It is not surprising that Susan Garwood, executive director of the Rice County Historical Society, expresses a fondness for history. But it turns out she has a fondness for prehistory, as well. What is that? Prehistory is defined as the time before there were written records so, by that definition, Rice County history started in 1650 because “that was the time of the first European contact” here. Garwood adds, “Any time we do tours, we begin with the very first residents of the area which were, of course, the Indians. And, she notes, the RCHS also features “archeological signs of presence and activity well before the historic period.”
So, when I talked to her about what we might feature from this storehouse of stories at RCHS, Garwood suggested starting in prehistory with mammoth bones and skipping millenniums ahead to the most recent permanent exhibit of RCHS which celebrates hockey prominence in this area.
Stories. That is what brought Garwood to her career. A native of West St. Paul, Garwood got a bachelor’s degree in American Studies with a Heritage Preservation emphasis at St. Cloud State. She knew, she told me, that the museum field was “where I wanted to go from the very beginning.” She had loved hearing the stories told by her father and grandmother and found that all of the disciplines (such as architecture, art, politics, the economy) came together in American Studies and had “an impact on defining who we are.” Garwood started her career working for the Northfield Historical Society from 1988-2000 and then worked in the Archives at Carleton College until assuming her current position at RCHS in June of 2003.
Imagine the stories that must have been told when the old bones which ended up on display at RCHS were first discovered. A person named “R. Schwab” found a shoulder blade from a young mammoth on the banks of Mud Creek in Warsaw Township. A mammoth tooth was found by Elmer Rutz of Morristown in a gravel pit at Lower Sakata Lake. A mammoth tusk was found by two men who decided to split it in half, for some reason. All these came from the PaleoIndian period, 10,000 to 6,000 B.C., and were found in Rice County in the 1930s. Garwood told me that RCHS has been “very intentional” about having everything in the collections “from, made by or found in Rice County.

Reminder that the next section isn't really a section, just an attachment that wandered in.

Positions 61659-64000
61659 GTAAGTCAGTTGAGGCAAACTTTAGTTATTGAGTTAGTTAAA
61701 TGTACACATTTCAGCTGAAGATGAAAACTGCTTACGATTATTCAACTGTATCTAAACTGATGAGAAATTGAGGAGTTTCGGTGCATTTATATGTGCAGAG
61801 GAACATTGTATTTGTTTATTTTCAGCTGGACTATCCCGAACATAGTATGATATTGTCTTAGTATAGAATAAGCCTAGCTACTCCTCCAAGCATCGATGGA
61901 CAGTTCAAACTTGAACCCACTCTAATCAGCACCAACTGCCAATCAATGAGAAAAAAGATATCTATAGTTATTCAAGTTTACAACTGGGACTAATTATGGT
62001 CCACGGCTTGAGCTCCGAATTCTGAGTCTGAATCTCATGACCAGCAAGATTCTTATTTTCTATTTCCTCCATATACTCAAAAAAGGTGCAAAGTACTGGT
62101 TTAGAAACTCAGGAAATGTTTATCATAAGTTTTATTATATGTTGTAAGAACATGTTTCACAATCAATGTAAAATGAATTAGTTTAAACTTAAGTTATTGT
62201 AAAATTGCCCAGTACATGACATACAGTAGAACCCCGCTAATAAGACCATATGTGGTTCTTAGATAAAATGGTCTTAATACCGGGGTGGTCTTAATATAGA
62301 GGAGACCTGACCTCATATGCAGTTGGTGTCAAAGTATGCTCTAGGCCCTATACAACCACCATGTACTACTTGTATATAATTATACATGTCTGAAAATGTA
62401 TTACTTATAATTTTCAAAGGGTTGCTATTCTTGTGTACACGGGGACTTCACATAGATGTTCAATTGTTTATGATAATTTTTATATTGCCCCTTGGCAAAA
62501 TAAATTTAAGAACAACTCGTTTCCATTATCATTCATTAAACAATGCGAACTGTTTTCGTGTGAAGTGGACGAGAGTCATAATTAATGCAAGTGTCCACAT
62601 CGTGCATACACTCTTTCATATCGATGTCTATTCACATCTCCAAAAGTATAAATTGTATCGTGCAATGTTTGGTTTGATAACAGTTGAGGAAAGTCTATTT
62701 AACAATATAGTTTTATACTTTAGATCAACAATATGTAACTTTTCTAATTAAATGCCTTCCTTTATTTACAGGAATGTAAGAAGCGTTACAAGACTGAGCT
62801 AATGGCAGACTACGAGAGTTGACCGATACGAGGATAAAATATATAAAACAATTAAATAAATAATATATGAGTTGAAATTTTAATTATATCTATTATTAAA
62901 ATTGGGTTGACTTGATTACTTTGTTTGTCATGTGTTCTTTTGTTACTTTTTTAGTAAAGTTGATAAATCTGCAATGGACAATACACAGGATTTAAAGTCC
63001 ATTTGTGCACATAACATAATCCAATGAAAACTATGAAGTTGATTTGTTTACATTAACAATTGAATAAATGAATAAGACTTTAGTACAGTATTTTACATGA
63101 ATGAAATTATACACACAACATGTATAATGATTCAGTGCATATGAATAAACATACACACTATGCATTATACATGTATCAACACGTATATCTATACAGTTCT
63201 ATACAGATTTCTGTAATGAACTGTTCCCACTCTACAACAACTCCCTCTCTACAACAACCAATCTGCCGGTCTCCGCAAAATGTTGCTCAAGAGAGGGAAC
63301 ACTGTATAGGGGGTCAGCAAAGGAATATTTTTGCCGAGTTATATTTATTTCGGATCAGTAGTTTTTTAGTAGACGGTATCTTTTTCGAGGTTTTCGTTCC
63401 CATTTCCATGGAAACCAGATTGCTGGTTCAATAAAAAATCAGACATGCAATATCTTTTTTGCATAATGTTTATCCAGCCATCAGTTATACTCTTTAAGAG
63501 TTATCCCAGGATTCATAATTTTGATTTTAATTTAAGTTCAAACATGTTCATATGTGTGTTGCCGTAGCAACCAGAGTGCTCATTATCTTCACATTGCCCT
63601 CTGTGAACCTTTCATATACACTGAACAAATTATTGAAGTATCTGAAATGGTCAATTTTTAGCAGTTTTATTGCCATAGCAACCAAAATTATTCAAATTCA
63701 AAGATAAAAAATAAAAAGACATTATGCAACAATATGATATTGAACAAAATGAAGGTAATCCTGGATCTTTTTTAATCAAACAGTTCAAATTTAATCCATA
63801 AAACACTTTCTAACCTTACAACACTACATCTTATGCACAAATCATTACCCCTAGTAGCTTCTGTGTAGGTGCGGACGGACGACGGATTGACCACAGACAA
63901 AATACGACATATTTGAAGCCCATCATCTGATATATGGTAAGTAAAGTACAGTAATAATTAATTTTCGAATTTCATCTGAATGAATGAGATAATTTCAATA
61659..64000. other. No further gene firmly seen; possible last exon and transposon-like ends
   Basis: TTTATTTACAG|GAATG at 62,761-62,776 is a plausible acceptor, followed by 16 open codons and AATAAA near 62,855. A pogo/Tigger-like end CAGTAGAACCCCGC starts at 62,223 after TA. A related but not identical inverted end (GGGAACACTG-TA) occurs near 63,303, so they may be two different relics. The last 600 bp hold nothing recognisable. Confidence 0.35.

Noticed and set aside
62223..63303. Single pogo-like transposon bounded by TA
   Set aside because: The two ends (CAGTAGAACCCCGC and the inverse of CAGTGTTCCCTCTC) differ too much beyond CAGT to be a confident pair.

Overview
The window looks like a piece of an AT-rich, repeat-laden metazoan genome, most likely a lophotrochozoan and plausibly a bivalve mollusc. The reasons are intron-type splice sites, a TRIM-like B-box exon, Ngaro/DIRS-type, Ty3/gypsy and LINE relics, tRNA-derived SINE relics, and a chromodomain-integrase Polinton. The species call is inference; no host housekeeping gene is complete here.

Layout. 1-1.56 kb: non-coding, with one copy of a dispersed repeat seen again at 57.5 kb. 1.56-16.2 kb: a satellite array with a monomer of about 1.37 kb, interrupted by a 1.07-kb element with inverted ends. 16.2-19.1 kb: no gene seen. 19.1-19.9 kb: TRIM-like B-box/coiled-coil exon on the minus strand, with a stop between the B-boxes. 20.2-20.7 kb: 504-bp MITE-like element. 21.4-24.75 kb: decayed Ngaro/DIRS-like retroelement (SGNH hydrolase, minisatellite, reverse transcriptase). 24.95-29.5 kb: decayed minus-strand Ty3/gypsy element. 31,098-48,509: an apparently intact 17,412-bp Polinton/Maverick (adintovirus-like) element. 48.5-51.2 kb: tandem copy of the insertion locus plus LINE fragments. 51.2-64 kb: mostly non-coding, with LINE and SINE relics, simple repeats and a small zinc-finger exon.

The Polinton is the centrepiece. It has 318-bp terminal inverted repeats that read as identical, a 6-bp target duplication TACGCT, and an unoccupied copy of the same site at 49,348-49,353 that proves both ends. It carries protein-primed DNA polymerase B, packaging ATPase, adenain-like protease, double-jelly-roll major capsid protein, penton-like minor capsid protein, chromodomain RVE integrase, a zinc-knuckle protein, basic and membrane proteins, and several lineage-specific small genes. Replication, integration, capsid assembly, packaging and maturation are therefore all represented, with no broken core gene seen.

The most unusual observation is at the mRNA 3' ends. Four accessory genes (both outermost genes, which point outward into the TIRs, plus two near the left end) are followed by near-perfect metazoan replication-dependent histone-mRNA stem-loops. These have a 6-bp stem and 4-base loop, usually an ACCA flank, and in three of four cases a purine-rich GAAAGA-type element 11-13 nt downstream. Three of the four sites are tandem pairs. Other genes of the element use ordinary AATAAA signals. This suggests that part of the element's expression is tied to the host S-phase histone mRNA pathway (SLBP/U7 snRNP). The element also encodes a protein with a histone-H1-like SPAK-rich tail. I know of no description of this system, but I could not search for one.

And if you would like to know what life was like in Southern Minnesota in the late 19th and early 20th centuries, there is a Main Street exhibit here which allows you to peek into replicas of a general store, a toy and gift shop, bank, cobbler shop, doctor and dental offices, post office, dining room of a home and more. Here’s the sheriff in the jail, sitting with his cigar, reading the Faribault Republican, with wanted posters on the wall from that brazen robbery attempt that had taken place in Northfield, by the James-Younger Gang.
The Rice County Historical Society, formed in 1926, was housed in the Thomas Scott Buckham Memorial Library in Faribault from 1930 until the present museum was opened at the former county highway building at the east end of the Rice County Fairgrounds during the fair in July of 1978.
Of the many permanent exhibits on display, the most recent one was put together and is being maintained by two brothers, Mario and Marty Mjelleli. Mario e-mailed me from a second round hockey playoff he was involved in playing in France that he “would like people to realize just how special hockey in Rice County is” and recognize that Faribault, in particular, is a hockey town, a “unique place where so much talent has passed through.” Mario and Marty both played in the Shattuck-St. Mary’s hockey program (Mario graduated in 2005 and Marty in 2001). Marty told me they both “have a lot of pride being from Faribault. We would both be classified as rink rats because that’s where we spend most of our time, honing our game, lifting weights or socializing.”